Renewables auctions

System change in Greece

Michael Hahn, 10 Jan 17
Like Germany, Greece is also in the process of redesigning its support scheme for renewables in line with demands from Brussels. One expert hopes the changes will bring greater legal certainty – and a fresh start for the country’s PV sector.

Greece has a new renewables law. The act, which was approved by parliament in August, will require all renewables plants with a power purchase agreement signed on or after 1 January 2016 to trade the power they produce on the electricity market. Remuneration will consist of the revenue from electricity sales and a sliding feed-in premium. Plants approved before this date will be subject to the old support scheme, receiving fixed guaranteed feed-in tariffs – provided they go online by 30 June 2018 (for wind power, small hydro and biomass) or 31 December 2017 (for all other renewable energy sources). Model contracts for the new support scheme are expected to be published in October. Exemptions from the new regulations will apply to wind farms below three megawatts (MW), all renewable plants below 500 kilowatts (kW) and projects featuring new and innovative technology. These plants will continue to receive the current fixed feed-in tariffs.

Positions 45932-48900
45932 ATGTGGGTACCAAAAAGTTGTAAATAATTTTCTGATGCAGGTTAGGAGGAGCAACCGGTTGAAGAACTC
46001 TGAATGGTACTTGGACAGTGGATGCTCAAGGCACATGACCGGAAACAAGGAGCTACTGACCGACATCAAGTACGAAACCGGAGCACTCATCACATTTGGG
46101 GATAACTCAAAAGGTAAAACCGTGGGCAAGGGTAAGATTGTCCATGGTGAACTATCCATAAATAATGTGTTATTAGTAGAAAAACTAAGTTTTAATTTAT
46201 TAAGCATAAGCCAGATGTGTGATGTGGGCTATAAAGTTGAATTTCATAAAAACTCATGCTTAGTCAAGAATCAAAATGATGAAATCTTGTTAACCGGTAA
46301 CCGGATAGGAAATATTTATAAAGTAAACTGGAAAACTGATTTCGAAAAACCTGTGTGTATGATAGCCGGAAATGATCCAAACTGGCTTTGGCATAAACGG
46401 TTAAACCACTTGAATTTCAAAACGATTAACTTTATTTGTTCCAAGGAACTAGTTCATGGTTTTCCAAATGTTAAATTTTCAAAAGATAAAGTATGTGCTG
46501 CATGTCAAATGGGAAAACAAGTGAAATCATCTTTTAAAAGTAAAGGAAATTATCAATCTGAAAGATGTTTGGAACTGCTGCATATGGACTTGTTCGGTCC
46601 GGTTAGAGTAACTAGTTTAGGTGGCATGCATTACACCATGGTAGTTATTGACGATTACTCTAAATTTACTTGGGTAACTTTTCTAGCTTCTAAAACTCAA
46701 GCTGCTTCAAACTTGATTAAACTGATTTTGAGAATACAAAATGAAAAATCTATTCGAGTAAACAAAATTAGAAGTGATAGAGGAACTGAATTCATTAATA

To compensate for the additional costs of market participation, such as those arising from output forecasts, the law provides for a fixed management premium in addition to the remuneration. The management premium, which echoes the German model created by the 2012 revisions to the Renewable Energy Sources Act, will amount to EUR 3 per megawatt hour (MWh) for wind projects of up to 10 MW, and EUR 2 per MWh for all other projects. Auctions to begin in 2017 Furthermore, from 1 January 2017, the construction of new plants will be determined by competitive auctions. The choice of technology and the volumes to be auctioned will be specified by the energy minister on the recommendation of the country’s energy agency. Pilot auctions for at least 40 MW of PV capacity are to be held by the end of 2016, subject to a cap of 10 MW per project.

The system change is a consequence of the European Commission’s state aid guidelines for environmental protection and energy, which demand a transition to market-oriented support schemes for renewables from 1 January 2016.

This is an abridged version of the article “System Change in Greece” – the full text is available in new energy issue 5/2016.


Comments (0)

Add new comment»

Add new comment

Current issue

Issue 02 / 2020

Learning to care - Can AI help save the planet?

Previous issues »